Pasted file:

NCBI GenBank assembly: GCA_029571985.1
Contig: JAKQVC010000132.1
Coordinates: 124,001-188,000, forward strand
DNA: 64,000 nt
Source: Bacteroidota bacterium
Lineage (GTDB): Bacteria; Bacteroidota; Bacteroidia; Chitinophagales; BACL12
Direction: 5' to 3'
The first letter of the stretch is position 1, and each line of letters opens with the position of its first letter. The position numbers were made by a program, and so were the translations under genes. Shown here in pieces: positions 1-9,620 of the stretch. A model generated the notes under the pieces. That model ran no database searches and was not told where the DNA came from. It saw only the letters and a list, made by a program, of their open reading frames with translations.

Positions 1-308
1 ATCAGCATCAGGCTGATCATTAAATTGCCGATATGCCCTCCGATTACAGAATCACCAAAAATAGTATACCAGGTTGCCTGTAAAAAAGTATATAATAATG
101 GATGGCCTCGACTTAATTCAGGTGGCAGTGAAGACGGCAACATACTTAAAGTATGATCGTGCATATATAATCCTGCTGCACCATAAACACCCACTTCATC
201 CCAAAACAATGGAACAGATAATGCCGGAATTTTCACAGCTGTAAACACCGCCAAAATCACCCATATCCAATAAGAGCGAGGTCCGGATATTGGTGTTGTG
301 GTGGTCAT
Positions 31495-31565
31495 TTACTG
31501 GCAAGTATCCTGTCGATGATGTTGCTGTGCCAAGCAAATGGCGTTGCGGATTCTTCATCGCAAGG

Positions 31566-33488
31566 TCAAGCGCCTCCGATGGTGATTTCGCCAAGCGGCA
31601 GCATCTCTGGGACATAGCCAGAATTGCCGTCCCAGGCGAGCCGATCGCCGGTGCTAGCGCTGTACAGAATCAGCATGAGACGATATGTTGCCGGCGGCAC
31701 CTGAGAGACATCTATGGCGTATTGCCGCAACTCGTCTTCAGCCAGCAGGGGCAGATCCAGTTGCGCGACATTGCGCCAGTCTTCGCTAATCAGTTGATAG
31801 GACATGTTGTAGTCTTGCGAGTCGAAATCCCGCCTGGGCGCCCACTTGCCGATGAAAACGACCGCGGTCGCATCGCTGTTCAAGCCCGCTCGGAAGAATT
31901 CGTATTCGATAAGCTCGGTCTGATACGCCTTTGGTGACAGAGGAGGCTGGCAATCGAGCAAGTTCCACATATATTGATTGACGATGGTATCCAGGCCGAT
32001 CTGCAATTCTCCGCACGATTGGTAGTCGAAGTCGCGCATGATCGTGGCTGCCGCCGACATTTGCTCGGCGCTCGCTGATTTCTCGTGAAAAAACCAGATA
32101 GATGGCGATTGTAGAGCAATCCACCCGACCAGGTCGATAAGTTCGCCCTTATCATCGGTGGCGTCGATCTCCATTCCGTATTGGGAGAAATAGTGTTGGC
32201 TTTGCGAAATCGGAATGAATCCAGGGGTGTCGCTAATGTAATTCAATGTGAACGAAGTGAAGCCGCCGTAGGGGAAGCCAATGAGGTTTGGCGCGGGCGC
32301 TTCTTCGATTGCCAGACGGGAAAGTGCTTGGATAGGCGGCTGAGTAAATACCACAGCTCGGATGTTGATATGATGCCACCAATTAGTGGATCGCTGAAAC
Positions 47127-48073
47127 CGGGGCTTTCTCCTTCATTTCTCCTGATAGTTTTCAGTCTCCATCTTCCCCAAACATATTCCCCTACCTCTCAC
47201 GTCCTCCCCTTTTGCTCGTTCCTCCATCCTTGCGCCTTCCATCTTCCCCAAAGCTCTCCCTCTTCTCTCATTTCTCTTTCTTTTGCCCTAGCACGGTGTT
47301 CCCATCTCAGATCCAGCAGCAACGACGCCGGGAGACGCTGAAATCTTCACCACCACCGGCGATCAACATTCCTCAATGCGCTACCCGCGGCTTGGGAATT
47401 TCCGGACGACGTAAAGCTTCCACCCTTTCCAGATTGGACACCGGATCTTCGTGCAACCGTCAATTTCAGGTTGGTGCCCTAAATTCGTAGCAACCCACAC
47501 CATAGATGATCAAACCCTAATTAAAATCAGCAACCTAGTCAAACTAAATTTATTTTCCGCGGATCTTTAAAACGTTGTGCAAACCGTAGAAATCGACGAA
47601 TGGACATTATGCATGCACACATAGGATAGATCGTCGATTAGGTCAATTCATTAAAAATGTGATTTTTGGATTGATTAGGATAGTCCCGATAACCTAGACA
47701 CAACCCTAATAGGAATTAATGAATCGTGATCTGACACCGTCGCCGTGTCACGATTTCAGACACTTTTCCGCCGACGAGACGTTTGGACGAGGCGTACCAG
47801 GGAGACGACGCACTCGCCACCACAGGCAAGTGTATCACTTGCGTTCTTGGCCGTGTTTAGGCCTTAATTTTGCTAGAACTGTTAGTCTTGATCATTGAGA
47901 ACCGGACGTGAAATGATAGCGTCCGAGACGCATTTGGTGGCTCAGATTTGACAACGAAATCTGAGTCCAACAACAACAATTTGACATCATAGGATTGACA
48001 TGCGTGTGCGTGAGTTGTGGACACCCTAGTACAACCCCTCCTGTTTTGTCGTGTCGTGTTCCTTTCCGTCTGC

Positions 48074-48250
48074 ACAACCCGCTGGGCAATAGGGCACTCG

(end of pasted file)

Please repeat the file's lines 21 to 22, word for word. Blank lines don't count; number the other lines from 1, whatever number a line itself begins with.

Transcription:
31801 GACATGTTGTAGTCTTGCGAGTCGAAATCCCGCCTGGGCGCCCACTTGCCGATGAAAACGACCGCGGTCGCATCGCTGTTCAAGCCCGCTCGGAAGAATT
31901 CGTATTCGATAAGCTCGGTCTGATACGCCTTTGGTGACAGAGGAGGCTGGCAATCGAGCAAGTTCCACATATATTGATTGACGATGGTATCCAGGCCGAT